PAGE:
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Heavenly horses of ancient Fergana.

Travels in Fergana.

“Molla brought home a small piece of meat and asked his wife what can be cooked from it.
-  All you want.
“Then prepare everything.”

100 stories about Khoja Nasreddin.

A trip to Fergana.

Unfortunately, the history of ancient Fergana is studied rather poorly, which is primarily due to the lack of written sources. Herodotus, Ctesias, Strabo, Arrian, and a number of other famous ancient authors who wrote about the peoples of Central Asia, do not directly mention her, giving us to build all sorts of assumptions (is it Parkan Fergana, etc.).
Little information was left about it by historians of the early Middle Ages. Among the lucky exceptions are the Chinese chronicles of the end of the first millennium BC, covering in sufficient detail the relationship between the Middle Kingdom and the state of Davan, which occupied all or most of the modern Fergana Valley and later became part of the Great Silk Road.
It is generally accepted that the Silk Road was discovered by a Chinese diplomat Jian Lin in the II century BC. The Han emperor Wu-di sent Jian Lin to the Yuezhi in order to convince them to join the military actions against the steppe tribe of the Huns, later known as the Huns (Huns).
The Huns terrorized North China, forcing the Han Chinese to build the Great Wall, and also drove a number of other peoples from their homes, including the Yuezhi mentioned. The diplomatic mission of Jian Lin was delayed for 13 years.
During this time, he suffered a lot of misfortunes, visited the Huns in captivity, however, he learned a lot about the countries unknown to the Chinese. In particular, he happened to visit Davan (Fergana), about which he drew up a detailed description.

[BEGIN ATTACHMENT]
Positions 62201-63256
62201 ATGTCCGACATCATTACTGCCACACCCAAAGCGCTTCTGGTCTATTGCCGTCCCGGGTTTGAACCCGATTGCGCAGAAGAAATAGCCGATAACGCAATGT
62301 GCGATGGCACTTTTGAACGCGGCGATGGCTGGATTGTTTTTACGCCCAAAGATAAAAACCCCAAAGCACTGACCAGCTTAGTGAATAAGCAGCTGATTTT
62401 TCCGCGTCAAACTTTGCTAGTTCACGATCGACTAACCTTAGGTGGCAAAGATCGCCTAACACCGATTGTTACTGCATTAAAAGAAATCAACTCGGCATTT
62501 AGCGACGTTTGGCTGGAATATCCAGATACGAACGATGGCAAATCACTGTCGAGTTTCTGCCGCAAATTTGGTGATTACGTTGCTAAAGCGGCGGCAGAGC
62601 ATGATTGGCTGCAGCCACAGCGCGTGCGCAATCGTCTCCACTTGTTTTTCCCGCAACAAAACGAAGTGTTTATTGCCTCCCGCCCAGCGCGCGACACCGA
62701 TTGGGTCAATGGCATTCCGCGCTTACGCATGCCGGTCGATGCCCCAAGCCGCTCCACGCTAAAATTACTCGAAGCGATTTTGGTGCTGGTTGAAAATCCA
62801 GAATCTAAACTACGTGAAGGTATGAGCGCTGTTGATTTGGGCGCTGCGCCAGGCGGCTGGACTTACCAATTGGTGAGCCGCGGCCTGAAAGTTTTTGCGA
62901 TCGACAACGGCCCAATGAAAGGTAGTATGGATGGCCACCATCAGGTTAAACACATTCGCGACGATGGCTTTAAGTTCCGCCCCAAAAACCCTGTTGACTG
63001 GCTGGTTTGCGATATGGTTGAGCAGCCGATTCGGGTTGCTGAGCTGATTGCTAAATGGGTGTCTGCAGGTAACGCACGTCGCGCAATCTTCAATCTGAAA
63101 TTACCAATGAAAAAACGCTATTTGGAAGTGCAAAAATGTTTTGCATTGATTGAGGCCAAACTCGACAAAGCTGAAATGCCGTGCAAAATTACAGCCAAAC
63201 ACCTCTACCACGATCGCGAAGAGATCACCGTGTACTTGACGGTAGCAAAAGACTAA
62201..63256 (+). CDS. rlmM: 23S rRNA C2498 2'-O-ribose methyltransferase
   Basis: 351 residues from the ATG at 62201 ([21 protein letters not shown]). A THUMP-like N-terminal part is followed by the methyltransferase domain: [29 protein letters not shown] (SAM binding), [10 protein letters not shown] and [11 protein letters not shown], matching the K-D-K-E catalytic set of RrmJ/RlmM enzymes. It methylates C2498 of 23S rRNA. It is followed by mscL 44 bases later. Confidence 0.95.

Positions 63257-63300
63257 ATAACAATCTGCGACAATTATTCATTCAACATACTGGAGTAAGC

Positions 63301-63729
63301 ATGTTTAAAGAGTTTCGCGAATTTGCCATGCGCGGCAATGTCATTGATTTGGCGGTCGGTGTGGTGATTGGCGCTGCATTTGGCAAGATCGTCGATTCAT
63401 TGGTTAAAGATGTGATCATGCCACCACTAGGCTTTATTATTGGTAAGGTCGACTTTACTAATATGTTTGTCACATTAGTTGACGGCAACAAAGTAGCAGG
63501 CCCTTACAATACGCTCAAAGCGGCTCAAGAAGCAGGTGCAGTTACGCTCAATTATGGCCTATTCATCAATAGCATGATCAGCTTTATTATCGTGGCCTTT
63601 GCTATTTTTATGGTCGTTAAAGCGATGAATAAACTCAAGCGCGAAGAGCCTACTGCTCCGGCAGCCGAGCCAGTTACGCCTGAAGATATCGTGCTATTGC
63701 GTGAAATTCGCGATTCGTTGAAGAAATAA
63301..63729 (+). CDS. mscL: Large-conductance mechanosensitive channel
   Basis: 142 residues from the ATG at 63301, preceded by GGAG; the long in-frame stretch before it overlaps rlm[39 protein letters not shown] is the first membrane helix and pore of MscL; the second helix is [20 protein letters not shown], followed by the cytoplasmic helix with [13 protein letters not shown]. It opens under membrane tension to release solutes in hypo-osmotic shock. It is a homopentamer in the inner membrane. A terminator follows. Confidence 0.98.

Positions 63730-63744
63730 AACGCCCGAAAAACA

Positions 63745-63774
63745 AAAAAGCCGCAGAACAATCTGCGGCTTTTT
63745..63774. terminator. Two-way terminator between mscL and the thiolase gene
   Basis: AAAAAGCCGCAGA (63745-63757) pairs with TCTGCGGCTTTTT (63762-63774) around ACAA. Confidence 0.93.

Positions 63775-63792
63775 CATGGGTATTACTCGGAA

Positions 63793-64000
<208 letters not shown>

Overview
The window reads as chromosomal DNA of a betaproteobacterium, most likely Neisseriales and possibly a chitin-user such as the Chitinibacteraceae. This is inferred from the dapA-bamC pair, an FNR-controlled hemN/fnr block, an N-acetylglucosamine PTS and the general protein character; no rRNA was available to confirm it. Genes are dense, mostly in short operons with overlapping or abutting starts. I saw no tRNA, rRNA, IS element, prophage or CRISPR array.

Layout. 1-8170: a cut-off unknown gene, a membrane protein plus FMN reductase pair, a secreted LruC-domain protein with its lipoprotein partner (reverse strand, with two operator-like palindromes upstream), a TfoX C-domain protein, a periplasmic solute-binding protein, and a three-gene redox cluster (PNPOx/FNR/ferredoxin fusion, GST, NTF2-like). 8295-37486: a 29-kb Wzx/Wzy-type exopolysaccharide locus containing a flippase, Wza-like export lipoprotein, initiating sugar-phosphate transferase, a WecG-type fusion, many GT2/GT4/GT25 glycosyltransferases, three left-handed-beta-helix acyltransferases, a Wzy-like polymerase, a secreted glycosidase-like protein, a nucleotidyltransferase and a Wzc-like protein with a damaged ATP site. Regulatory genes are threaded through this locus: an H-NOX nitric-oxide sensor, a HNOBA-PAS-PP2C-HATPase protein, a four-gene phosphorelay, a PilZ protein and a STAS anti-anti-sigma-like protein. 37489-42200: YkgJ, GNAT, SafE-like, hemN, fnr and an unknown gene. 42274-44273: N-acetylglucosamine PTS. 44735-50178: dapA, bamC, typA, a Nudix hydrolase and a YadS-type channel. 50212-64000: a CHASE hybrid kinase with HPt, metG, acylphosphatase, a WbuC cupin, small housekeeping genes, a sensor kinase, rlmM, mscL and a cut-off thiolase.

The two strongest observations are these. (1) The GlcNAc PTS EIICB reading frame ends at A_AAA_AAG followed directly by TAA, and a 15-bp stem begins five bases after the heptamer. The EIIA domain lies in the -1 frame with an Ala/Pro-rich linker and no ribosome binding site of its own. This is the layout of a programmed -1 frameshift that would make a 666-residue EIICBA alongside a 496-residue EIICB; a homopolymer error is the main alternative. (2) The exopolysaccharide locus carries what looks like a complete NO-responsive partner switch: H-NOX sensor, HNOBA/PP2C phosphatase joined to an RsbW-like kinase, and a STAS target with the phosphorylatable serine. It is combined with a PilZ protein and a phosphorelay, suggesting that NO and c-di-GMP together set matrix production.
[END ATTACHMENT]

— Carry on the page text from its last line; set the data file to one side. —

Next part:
In his work “Shitsi”, the Chinese author Syma Qian reports that Emperor W-di (Woo-ti) received from Jian Lin information about the state of Davan, lying behind the Turfan oasis, to the west of Dunhuang, the last outpost of the empire.
The main news that aroused the interest of the monarch concerned the breeding in Davan of a special breed of horses - beautiful, enduring and sweating in blood, which allegedly testified to their heavenly origin. The Chinese called these horses “heavenly” - “Shan”.
It should be noted that at the time described the problem of providing horses for China was extremely sensitive. The empire waged continuous wars with its northern neighbors, who were plaguing it with regular raids. It was possible to strike the steppe inhabitants only with the presence of numerous cavalry, which was ruled out due to the lack of developed horse breeding among the Chinese: their horse breeds did not differ in physical virtues.
Evil Huns, of course, cut off the supply channels for horses from the adjacent northern regions, which deprived China of the possibility of revenge.That is why Wu-di came to the excitement of joy and in 104 BC. Hastily sent an embassy to the capital of Davani, the city of Ershi, headed by the nobleman Che Ling, who was charged with convincing the Davanians to accept Chinese citizenship and immediately sell the “heavenly” horses for the Chinese army.